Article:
I love that. Impressive build, someone was thinking and not just screwing huge expensive drivers in a 1000L plywood cottage. Acoustic Research AR9s would be also on top of my list.

BTW, I see they use the same Seas tweeter as mine. 
Absolutely, they're well engineered and even they're close to 30 years old still measure according to specs with all genuine parts. THD is insanely low all the way down.

Yes, I believe the drive units are Seas indeed, well spotted :) I absolutely love the sound of them which is nothing like speakers that are made nowadays.
 

insider9

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Look great, I'd love to hear a pair of these. Would also love to hear your Sony speakers. I like a 4" midrange they're usually better suited than 5"
 

Vladimir

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insider9 said:
Look great, I'd love to hear a pair of these. Would also love to hear your Sony speakers. I like a 4" midrange they're usually better suited than 5"
The Concert VIIs have 150Hz/4kHz frequency crossovers. The 6.5" driver covers all the midrange, which is good because there is one less gap compared to my Sony's (300/1200/4500). However, you get a diaphragm trying to do 150 and 4000 cycles at the same time. Unless it is a pretty good driver (stiff, light, self dampening), it will act like a bottleneck.

Back the moto of engineering: You can't have your cake and eat it too.
 

insider9

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Vladimir said:
insider9 said:
Look great, I'd love to hear a pair of these. Would also love to hear your Sony speakers. I like a 4" midrange they're usually better suited than 5"
The Concert VIIs have 150Hz/4kHz frequency crossovers. The 6.5" driver covers all the midrange, which is good because there is one less gap compared to my Sony's (300/1200/4500). However, you get a diaphragm trying to do 150 and 4000 cycles at the same time. Unless it is a pretty good driver (stiff, light, self dampening), it will act like a bottleneck.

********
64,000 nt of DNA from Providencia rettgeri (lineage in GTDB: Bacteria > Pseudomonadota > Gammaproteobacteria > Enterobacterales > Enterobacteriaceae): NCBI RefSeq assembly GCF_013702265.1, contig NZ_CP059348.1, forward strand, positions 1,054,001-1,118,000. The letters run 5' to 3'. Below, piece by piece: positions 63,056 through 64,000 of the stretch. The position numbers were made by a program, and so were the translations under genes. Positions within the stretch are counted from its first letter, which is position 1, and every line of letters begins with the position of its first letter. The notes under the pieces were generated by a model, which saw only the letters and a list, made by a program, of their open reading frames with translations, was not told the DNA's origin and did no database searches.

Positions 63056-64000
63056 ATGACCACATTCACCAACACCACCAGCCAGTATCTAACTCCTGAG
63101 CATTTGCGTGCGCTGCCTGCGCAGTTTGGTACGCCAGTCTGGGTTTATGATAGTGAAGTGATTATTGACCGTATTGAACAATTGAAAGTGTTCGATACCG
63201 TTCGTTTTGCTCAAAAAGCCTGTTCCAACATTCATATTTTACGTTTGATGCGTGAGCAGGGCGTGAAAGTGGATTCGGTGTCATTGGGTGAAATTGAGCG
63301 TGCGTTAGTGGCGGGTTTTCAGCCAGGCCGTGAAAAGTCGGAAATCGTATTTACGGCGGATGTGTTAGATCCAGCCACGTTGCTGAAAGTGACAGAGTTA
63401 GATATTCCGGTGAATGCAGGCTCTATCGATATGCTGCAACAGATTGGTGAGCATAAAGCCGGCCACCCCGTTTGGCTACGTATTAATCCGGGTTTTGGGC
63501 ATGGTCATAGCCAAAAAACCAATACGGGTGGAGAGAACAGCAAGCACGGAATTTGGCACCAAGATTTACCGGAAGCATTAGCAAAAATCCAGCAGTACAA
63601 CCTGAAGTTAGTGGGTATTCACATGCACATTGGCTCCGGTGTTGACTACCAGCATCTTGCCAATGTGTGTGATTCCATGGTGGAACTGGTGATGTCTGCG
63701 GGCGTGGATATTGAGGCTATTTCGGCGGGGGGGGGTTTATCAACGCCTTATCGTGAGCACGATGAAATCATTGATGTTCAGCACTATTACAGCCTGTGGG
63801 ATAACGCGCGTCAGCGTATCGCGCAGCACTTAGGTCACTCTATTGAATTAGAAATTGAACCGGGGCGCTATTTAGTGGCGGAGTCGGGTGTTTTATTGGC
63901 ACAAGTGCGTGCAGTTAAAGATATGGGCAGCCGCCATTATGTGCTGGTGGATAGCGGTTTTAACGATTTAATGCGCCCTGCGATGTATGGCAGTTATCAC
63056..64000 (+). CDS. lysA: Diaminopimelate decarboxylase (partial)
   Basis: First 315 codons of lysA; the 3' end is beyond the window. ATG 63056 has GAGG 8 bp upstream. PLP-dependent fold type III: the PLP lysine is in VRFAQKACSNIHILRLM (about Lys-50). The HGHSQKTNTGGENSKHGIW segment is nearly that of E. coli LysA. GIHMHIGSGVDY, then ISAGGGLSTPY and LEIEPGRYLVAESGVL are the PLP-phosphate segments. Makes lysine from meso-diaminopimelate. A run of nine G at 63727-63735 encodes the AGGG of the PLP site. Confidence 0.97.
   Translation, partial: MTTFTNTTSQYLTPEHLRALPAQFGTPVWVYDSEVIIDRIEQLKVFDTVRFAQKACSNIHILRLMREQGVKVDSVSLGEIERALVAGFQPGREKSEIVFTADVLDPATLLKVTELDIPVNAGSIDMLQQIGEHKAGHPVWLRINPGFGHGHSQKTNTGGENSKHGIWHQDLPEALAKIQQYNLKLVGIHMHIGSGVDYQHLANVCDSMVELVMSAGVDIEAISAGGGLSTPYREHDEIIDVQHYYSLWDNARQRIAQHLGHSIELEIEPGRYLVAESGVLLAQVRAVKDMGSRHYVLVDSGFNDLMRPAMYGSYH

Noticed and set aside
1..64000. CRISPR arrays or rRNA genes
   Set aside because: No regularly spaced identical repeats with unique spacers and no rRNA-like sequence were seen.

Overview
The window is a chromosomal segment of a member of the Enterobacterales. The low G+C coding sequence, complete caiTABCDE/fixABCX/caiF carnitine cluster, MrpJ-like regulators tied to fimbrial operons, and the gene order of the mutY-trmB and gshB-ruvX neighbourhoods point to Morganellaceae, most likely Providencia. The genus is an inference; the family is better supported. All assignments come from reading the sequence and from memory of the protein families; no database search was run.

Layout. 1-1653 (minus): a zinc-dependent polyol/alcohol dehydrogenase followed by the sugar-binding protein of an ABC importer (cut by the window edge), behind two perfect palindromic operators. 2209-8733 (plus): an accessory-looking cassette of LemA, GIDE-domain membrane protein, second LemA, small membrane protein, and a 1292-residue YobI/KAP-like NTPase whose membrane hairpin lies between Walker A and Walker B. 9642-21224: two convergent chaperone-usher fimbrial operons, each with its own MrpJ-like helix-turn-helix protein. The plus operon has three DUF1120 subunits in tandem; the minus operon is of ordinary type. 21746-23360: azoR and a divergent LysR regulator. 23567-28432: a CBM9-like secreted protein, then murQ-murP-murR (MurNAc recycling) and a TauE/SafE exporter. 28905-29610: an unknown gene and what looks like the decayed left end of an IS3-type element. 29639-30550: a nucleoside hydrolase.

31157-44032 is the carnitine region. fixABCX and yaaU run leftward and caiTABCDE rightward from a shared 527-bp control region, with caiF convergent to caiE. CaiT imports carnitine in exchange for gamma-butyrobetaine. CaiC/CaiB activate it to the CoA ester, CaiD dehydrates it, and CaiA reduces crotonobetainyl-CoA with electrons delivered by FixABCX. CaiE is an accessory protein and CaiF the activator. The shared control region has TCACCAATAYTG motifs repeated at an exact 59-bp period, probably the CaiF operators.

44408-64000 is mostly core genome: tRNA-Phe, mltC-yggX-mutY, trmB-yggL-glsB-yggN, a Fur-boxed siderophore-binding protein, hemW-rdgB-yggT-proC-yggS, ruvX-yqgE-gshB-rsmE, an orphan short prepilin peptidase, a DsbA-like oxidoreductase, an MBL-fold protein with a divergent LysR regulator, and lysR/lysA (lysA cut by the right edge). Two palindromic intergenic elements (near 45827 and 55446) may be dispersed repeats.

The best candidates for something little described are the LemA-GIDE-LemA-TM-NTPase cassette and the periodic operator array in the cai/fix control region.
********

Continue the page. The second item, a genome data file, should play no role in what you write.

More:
Back the moto of engineering: You can't have your cake and eat it too.
Very true!

When I converted them to actives I've looked to move crossover points. It so happens that drivers naturally roll of around these frequencies. Crossovers mostly work to even out the load to amp as opposed to do a lot of filtering. It's mostly done via good design and well chosen drive units. Mid effective range is 250-3,500Hz. It rolls of naturally on both sides. Woofers start rolling of around 100Hz.

No doubt that upgrading the main driver would do wonders. I might be tempted to do it one day.
 

Vladimir

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If you try to shoehorn inadequate drivers via crossover tricks, you may end up with cone breakups, nasty phase shifts etc. in certain transient extremes.
The drivers for the Sonys were custom made one-offs, even the Seas tweeter. It had to be done so to get this oddball design working.
 
Q

QuestForThe13thNote

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insider9 said:
For me the biggest advantage of 3-way is not in its bass at all but midrange.

Most two way designs rely on speaker cabinet contributing to bass. See PMC with transmission line as an example. However the drive unit still needs to produce long strokes to produce low frequencies. This is the same unit that also needs to produce much shorter strokes to produce mids. Now imagine how much clearer the same driver could play through midrange should it not have to do long strokes that are needed for bass.

As you say most 2-way design will rely on 5-8 inch drivers. Problem is 5" is to small to reproduce bass but 8" is to large for higher midrange.
Yes that seems to make a lot of sense and I’m sure you are right there, but I guess what’s interesting in a transmission line is how much the bass from the driver augments the power of the driver so what’s coming out of the transmission line port is deeper bass than the driver, so maybe this frees up the driver to do the mids better?. In other words it doesn’t need to have a long throw for the bass as much. But then this must be just as true for a conventional ported speaker but maybe not so much given the tl absorbs all but lowest frequency as they pass along and the length is critical to the tuning of that I understand. I notice my bass driver on my pmcs seems to move hardly at all even when quite loud. I think this is one of the advantages of the tl, but that’s an aside to the issue of 2 versus 3 way designs, not to concentrate on tl’s which the thread isn’t about. But I agree with you that speakers with a third mid range driver do seem to have better control of midrange, which it seems obvious to say.

Im not sure what you meant by the neat iota alpha having 2 and a half?. I can see it looks like it has one downward firing bass driver and then one midrange on the front with the ribbon tweeter of course. But as I say they are all quite small which has me confused.
 

Andrewjvt

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I've compared ATC 2 way and 3 way actives